The term 'indecent exposure' had a precise, well defined meaning at common law, and the Charlottesville ordinance [215 Va. 277] under review specifically uses the language 'indecently exposed', thereby giving the offense its common law name. We therefore conclude that so much of the ordinance as prohibits what is a common law offense, 'indecent exposure', is not vague, overbroad, or otherwise invalid as applied to the conduct charged against Wicks.

Charlottesville City Code § 1--3 provides that each portion of the City Code is severable for purposes of constitutional analysis. Therefore so much of the ordinance as describes the common law offense of indecent exposure can be and is severed from the rest of the ordinance which may be subject to valid objections.

The purpose of a saving provision in a statute or ordinance, declaring that the unconstitutionality of parts shall not...

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39 practice notes
  • Gilman v. Com., Record No. 1928-04-3.
    • United States
    • Virginia Court of Appeals of Virginia
    • April 4, 2006
    ...common law." Moses v. Commonwealth, 45 Va.App. 357, 361 n. 2, 611 S.E.2d 607, 609 n. 2 (2005) (en banc) (quoting Wicks v. Charlottesville, 215 Va. 274, 276, 208 S.E.2d 752, 755 (1974)); see also Washington v. Commonwealth, 46 Va. App. 276, 281, 616 S.E.2d 774, 777 (2005) (en banc). The comm......
  • Smith v. West Virginia State Bd. of Educ., No. 15454
    • United States
    • Supreme Court of West Virginia
    • June 22, 1982
    ...it clearly appears from the statute that the purpose of the statute was to change the common law. E.g., Wicks v. City of Charlottesville, 215 Va. 274, 208 S.E.2d 752 (1974); cf. Coal & Coke Ry. Co. v. Conley, 67 W.Va. 129, 67 S.E. 613 (1910); 6 2A Page 685 Sands, Sutterland Statutory Constr......
  • Farish for Farish v. Courion Industries, Inc., Nos. 82-1964
    • United States
    • United States Courts of Appeals. United States Court of Appeals (4th Circuit)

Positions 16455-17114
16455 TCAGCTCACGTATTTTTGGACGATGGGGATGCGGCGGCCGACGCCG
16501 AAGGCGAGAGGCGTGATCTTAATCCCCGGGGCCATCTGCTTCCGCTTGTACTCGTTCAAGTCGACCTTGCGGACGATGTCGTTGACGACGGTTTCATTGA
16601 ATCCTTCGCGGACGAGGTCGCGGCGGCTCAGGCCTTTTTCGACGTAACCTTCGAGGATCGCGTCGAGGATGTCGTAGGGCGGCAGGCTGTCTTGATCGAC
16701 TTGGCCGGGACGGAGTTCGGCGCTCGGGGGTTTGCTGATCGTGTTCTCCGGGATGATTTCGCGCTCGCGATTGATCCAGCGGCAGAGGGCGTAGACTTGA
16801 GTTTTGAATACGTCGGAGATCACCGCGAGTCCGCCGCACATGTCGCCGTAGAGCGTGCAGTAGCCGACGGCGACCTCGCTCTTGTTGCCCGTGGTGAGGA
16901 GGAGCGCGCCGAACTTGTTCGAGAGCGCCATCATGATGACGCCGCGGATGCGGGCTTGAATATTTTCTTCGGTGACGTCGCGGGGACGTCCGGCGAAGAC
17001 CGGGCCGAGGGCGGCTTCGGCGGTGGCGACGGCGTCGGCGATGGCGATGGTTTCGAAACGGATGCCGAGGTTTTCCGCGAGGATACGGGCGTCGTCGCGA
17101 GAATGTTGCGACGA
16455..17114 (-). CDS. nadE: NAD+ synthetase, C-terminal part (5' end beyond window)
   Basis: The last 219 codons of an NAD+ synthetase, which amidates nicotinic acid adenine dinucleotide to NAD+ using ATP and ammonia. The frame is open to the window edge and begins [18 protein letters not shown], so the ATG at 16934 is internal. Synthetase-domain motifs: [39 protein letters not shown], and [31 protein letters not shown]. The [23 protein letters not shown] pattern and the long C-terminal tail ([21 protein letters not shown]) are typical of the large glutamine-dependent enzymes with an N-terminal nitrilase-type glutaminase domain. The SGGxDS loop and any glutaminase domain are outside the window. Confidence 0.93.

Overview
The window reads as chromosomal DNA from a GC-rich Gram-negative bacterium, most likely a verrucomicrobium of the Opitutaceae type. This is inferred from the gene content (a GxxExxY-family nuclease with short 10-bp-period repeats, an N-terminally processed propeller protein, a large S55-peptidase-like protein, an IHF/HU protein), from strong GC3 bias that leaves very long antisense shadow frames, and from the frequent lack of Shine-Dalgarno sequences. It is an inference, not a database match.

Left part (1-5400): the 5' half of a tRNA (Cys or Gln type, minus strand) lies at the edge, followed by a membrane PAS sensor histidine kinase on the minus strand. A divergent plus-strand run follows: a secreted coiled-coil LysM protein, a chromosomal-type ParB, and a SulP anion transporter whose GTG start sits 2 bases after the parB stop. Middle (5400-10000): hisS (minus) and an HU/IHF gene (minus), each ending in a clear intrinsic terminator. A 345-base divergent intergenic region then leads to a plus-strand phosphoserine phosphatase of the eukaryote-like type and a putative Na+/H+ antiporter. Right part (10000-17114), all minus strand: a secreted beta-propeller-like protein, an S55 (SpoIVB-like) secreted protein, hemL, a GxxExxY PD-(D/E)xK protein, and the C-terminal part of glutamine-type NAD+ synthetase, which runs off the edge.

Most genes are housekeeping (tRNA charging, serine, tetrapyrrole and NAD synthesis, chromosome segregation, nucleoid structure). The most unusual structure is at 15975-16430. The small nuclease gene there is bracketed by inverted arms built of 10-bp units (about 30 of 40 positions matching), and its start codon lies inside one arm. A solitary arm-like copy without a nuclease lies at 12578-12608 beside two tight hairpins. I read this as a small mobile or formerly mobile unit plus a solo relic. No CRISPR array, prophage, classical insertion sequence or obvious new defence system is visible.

• April 22, 1985
    ...construed and not to be enlarged in their operation by construction beyond their express terms. Cf. Wicks v. City of Charlottesville, 215 Va. 274, 276, 208 S.E.2d 752, 755 Furthermore there was in Whalen legislative history strongly mandating against the result which the technique would hav......
  • Washington v. Com., Record No. 1734-03-4.
    • United States
    • Virginia Supreme Court of Virginia
    • August 9, 2005
    ...common law." Moses v. Commonwealth, 45 Va.App. 357, 361 n. 2, 611 S.E.2d 607, 609 n. 2 (2005) (en banc) (quoting Wicks v. Charlottesville, 215 Va. 274, 276, 208 S.E.2d 752, 755 (1974)). Along similar lines, we "assume legislative familiarity with Virginia case law when the legislature enact......
  • Request a trial to view additional results
39 cases
  • Gilman v. Com., Record No. 1928-04-3.
    • United States
    • Virginia Court of Appeals of Virginia
    • April 4, 2006
    ...common law." Moses v. Commonwealth, 45 Va.App. 357, 361 n. 2, 611 S.E.2d 607, 609 n. 2 (2005) (en banc) (quoting Wicks v. Charlottesville, 215 Va. 274, 276, 208 S.E.2d 752, 755 (1974)); see also Washington v. Commonwealth, 46 Va. App. 276, 281, 616 S.E.2d 774, 777 (2005) (en banc). The comm......
  • Smith v. West Virginia State Bd. of Educ., No. 15454
    • United States
    • Supreme Court of West Virginia
    • June 22, 1982
    ...it clearly appears from the statute that the purpose of the statute was to change the common law. E.g., Wicks v. City of Charlottesville, 215 Va. 274, 208 S.E.2d 752 (1974); cf. Coal & Coke Ry. Co. v. Conley, 67 W.Va. 129, 67 S.E. 613 (1910); 6 2A Page 685 Sands, Sutterland Statutory Constr......
  • Farish for Farish v. Courion Industries, Inc., Nos. 82-1964
    • United States
    • United States Courts of Appeals. United States Court of Appeals (4th Circuit)
    • April 22, 1985
    ...construed and not to be enlarged in their operation by construction beyond their express terms. Cf. Wicks v. City of Charlottesville, 215 Va. 274, 276, 208 S.E.2d 752, 755 Furthermore there was in Whalen legislative history strongly mandating against the result which the technique would hav......
  • Washington v. Com., Record No. 1734-03-4.
    • United States
    • Virginia Supreme Court of Virginia
    • August 9, 2005
    ...common law." Moses v. Commonwealth, 45 Va.App. 357, 361 n. 2, 611 S.E.2d 607, 609 n. 2 (2005) (en banc) (quoting Wicks v. Charlottesville, 215 Va. 274, 276, 208 S.E.2d 752, 755 (1974)). Along similar lines, we "assume legislative familiarity with Virginia case law when the legislature enact......
  • Request a trial to view additional results